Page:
10. 10. <ul><li>Open motorboats accounted for approximately 50% of fatalities across each educational category. </li></ul><ul><ul><li>The second highest boat types included </li></ul></ul><ul><ul><ul><li>Pontoon boats (Departed Vessel) </li></ul></ul></ul><ul><ul><ul><li>PWC (Strikes and Impact Related & Navigation Rules) </li></ul></ul></ul><ul><ul><ul><li>Canoe/Kayak (Stability) </li></ul></ul></ul><ul><ul><ul><li>Cabin Motorboat (Vessel Related). </li></ul></ul></ul><ul><li>Boat Size: Smaller boats </li></ul><ul><ul><li>10-16 ft. for Stability and Navigation Rules (highest categories) </li></ul></ul><ul><ul><li>Larger boats for Departed Vessel, Strikes and Impact Related, and Vessel Related (16-20 ft. and 20-26ft.) </li></ul></ul>Charge 1 – Interim Findings
    11. 11. <ul><li>The data reveals important information: </li></ul><ul><ul><li>Small, open motorboats and paddle craft rank highest in the educational categories with the highest fatalities. </li></ul></ul><ul><ul><li>There is a disproportionately larger number of youth (age 13-17) fatalities in the ‘Strikes and Impact Related’ educational categories. </li></ul></ul>Charge 1 – Applying the Findings
    12. 12. <ul><li>Educational Standards need to improve on: </li></ul><ul><li>Helping people select appropriate craft for their activity and teaching the limitations of that vessel. </li></ul><ul><li>Teaching how to move around in a small boat, especially while fishing. </li></ul><ul><li>Preventing alcohol use while boating. </li></ul><ul><ul><li>Alcohol use was found to be a major contributing factor across all educational categories except ‘vessel related’. </li></ul></ul>Charge 1 – Applying the Findings
    13. 13. <ul><li>Data is still being processed by USCG. </li></ul><ul><ul><li>The data sets are very large. It is expected there will be 20,000 records for injuries for each five year period. </li></ul></ul><ul><ul><ul><li>Compared to ~ 3,500 for fatalities. </li></ul></ul></ul><ul><ul><li>Analysis process will be continued to include injuries when the data becomes available. </li></ul></ul>Charge 1 - Ongoing Work and Future Work
    14. 14. Charge 1 – Ongoing and Future Work <ul><li>Further time is needed to continue investigating possible correlations between fatalities and state’s awareness campaigns. </li></ul>
    15. 15. <ul><li>Analyze boating accident data to begin indentifying factors specific to injuries and fatalities among high-risk boater populations, especially children and youth ages 17 and under. </li></ul>Members Assigned: - Pamela Dillon - -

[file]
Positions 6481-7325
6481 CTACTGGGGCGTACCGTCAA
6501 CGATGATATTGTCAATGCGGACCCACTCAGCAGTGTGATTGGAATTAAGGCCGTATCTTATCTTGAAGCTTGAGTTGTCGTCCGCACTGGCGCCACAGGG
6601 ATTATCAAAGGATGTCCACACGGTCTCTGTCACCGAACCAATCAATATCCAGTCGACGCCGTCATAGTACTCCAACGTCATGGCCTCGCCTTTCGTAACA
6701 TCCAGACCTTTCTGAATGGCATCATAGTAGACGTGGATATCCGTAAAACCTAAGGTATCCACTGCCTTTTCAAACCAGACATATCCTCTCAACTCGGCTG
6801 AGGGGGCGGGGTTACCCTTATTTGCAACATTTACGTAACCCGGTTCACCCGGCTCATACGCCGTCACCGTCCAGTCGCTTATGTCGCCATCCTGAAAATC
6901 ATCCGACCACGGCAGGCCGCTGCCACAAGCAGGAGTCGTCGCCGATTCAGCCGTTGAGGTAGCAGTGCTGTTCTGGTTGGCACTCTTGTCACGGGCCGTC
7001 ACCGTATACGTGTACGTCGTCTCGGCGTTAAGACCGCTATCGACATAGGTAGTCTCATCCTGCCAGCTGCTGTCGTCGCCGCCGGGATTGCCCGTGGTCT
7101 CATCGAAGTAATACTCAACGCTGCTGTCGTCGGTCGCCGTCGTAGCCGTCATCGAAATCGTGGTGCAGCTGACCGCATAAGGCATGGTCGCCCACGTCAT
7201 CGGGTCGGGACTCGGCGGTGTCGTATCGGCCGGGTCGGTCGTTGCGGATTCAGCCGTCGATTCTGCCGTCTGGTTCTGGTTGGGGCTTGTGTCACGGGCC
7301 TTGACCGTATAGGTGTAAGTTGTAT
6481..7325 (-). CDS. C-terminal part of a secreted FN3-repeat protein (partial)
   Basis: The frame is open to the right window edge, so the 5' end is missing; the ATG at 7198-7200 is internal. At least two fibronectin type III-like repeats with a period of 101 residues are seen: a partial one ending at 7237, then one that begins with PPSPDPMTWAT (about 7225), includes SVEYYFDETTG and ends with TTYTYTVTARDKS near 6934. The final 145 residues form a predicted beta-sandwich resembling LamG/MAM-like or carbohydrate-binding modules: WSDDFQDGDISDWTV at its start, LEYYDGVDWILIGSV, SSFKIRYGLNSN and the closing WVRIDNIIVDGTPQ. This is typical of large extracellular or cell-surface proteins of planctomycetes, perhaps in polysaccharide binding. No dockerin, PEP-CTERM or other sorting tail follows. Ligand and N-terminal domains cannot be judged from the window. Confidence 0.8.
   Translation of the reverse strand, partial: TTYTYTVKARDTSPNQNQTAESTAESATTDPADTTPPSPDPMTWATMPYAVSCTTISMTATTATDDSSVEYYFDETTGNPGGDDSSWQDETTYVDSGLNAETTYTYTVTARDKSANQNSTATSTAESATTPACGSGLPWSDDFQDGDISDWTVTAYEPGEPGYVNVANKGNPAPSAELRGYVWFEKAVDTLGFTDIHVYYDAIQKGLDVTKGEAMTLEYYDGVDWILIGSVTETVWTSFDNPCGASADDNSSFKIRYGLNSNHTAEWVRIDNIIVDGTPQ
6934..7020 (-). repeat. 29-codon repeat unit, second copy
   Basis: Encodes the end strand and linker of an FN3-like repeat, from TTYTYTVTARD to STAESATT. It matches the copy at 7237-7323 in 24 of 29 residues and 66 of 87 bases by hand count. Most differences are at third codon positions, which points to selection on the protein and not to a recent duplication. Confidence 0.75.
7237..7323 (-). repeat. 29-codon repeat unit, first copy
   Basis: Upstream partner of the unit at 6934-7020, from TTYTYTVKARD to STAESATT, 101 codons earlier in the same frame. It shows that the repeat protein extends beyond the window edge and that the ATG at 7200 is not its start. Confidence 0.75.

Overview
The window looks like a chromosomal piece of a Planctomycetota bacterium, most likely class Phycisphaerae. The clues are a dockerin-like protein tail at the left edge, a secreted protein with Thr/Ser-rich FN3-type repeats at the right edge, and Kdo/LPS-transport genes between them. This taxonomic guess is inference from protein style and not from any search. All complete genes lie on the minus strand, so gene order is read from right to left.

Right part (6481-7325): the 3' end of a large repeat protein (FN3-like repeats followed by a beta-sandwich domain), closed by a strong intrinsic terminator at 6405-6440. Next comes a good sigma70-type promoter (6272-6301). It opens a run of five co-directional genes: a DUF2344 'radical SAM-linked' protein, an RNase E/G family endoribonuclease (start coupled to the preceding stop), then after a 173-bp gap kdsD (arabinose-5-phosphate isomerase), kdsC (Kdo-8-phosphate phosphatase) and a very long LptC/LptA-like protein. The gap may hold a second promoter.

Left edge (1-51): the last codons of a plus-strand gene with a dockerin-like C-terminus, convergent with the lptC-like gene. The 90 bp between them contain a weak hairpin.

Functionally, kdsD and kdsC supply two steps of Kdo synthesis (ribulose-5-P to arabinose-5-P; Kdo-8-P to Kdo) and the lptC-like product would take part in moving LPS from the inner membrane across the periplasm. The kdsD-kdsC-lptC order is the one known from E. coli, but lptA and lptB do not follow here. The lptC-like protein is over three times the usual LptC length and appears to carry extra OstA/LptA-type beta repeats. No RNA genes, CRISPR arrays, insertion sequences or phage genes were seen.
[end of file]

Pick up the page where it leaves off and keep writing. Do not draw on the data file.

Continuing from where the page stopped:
16. 16. Charge 2 - Data <ul><li>For consistency the data used was from BARD for the 56 jurisdictions for calendar year 2002-2006. </li></ul><ul><li>Fatality and Injury data was made available. </li></ul><ul><li>Fatality and injury victims were grouped into 4 age groups: </li></ul><ul><ul><li>Over 17 years of age </li></ul></ul><ul><ul><li>13 – 17 </li></ul></ul><ul><ul><li>Under 13 years old </li></ul></ul><ul><ul><li>Unknown </li></ul></ul>
    17. 17. <ul><li>Grouping age data in a way that addresses research interests. </li></ul><ul><ul><li>Identifying significance and drawing conclusions is difficult when there is a relatively small number of cases in regards to fatality data. </li></ul></ul><ul><li>Primary reliance on BARD data. </li></ul><ul><ul><li>Attempts to identify other good sources of data for comparisons have been problematic. </li></ul></ul><ul><li>Numerous ‘blank’ or ‘unknown’ responses in BARD. </li></ul><ul><li>Difficulties due to communications means, and having only a single in-person meeting. </li></ul>Charge 2 - Significant Research Issues and Challenges
    18. 18. <ul><li>The following observations are based on initial analysis: PWC has the highest proportion of youth fatalities for a single type of vessel. </li></ul><ul><ul><li>Fishing appears to be the single most activity youth were engaged in at the time of their death. </li></ul></ul><ul><ul><li>A disproportionate number of youth deaths and injuries age 17 and under appear to be engaged in waterskiing and tubing. </li></ul></ul><ul><ul><li>Whitewater and Hunting activities are of interest for further statistical review for children under age 17. </li></ul></ul>Charge 2 – Interim Findings
    19. 19. <ul><li>Identified areas for further research include: fishing, waterskiing/tubing, PWC usage, whitewater, and hunting. </li></ul><ul><ul><li>This data will be further evaluated by obtaining accident narratives to obtain details that were left ‘blank’ or ‘unknown’ in BARD </li></ul></ul><ul><li>Research the role (if any) the adult supervisor, parent, or guardian played in events leading to death or injury. </li></ul>Charge 1 - Ongoing and Future Work